ONE of the great characters — and great talents — of Southern California, Van Dyke Parks, has experienced a renaissance lately. First known for his work with the Beach Boys and for his pop-baroque Song Cycle, Parks is an ornery Southerner with a big heart, an abiding love for music, and some serious frustrations with recent history.
I spoke to Parks recently for a profile for Pasadena magazine, “Psychedelic Gentleman.” From my piece:
Parks has described his career arc as moving from “Who’s Van Dyke Parks?” to “Get me Van Dyke Parks!” to “Get me a young Van Dyke Parks,” and somehow now back to “Who’s Van Dyke Parks?”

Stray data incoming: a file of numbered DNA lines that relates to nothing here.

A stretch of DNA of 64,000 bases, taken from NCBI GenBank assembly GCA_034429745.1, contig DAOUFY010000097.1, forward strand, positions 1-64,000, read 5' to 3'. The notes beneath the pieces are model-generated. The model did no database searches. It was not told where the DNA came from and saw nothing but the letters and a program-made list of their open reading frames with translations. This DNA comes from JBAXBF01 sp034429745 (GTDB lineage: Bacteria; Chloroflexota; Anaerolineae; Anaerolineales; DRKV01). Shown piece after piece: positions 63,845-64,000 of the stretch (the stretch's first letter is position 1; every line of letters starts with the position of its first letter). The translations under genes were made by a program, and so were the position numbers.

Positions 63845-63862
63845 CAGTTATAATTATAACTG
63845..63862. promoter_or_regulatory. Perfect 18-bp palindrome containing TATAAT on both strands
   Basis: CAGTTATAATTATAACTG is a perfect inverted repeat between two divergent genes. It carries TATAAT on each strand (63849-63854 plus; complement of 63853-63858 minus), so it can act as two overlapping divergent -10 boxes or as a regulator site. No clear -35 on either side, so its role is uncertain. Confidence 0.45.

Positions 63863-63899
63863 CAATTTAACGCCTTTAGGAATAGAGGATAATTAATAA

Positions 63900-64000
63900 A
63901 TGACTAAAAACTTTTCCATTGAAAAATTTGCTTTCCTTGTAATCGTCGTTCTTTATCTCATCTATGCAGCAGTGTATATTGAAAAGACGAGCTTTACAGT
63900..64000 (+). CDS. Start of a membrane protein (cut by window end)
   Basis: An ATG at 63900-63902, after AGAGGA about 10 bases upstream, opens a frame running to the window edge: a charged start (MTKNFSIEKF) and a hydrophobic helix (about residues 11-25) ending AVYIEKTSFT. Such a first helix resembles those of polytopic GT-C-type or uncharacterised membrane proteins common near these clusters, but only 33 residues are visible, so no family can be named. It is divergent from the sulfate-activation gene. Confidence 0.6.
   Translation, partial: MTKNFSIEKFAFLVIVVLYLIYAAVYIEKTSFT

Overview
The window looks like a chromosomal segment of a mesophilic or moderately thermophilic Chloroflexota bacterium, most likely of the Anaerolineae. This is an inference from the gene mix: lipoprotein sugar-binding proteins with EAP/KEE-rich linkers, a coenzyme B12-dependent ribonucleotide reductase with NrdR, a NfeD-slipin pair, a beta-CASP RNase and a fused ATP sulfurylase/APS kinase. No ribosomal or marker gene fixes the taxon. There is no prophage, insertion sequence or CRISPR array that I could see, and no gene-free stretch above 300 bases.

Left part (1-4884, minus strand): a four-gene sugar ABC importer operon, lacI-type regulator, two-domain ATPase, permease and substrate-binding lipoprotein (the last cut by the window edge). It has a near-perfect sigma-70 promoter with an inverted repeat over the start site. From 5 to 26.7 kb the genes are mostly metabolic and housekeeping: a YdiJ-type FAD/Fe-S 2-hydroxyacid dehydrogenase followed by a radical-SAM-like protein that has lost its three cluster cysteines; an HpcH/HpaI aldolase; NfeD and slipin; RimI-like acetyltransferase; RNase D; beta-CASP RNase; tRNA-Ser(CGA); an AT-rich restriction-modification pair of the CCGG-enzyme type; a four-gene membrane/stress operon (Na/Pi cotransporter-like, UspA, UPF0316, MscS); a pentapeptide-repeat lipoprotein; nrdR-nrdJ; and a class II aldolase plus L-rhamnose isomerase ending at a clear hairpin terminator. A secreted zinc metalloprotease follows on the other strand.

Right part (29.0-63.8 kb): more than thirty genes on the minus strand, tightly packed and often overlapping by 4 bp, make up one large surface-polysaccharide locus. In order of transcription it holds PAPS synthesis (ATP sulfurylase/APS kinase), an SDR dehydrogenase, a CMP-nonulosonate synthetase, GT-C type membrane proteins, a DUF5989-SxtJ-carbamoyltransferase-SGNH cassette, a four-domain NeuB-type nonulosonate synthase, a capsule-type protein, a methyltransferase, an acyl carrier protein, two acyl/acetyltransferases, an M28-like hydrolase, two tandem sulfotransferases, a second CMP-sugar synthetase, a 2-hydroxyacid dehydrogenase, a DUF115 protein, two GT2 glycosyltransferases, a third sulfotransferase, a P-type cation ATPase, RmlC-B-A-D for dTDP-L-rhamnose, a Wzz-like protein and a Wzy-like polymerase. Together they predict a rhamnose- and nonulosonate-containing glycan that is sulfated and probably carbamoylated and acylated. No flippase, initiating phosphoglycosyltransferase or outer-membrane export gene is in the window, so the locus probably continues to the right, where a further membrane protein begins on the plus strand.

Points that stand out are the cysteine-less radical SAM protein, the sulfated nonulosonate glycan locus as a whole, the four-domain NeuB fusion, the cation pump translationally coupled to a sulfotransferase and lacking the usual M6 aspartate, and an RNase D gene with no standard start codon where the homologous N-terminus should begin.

Parks is being modest here: He’s been embraced by a younger generation of musicians, including Rufus Wainwright, Joanna Newsom, and Grizzly Bear. And he continues to release new music — his own strange blend of rock melodies, classical strings, and American folk sensibility. (His latest is Songs Cycled.)
He’s also gotten very political in recent years, frustrated with income inequality, the rise of the global plutocracy, and the plight of musicians in the digital age. It was startling to have someone I’d never met reading me lines — so it seemed — for the book I was just finishing.
This is one figure from the ’60s from whom fascinating work continues to emerge. The trick with him is that he’s such a long story — I did my best to be succinct.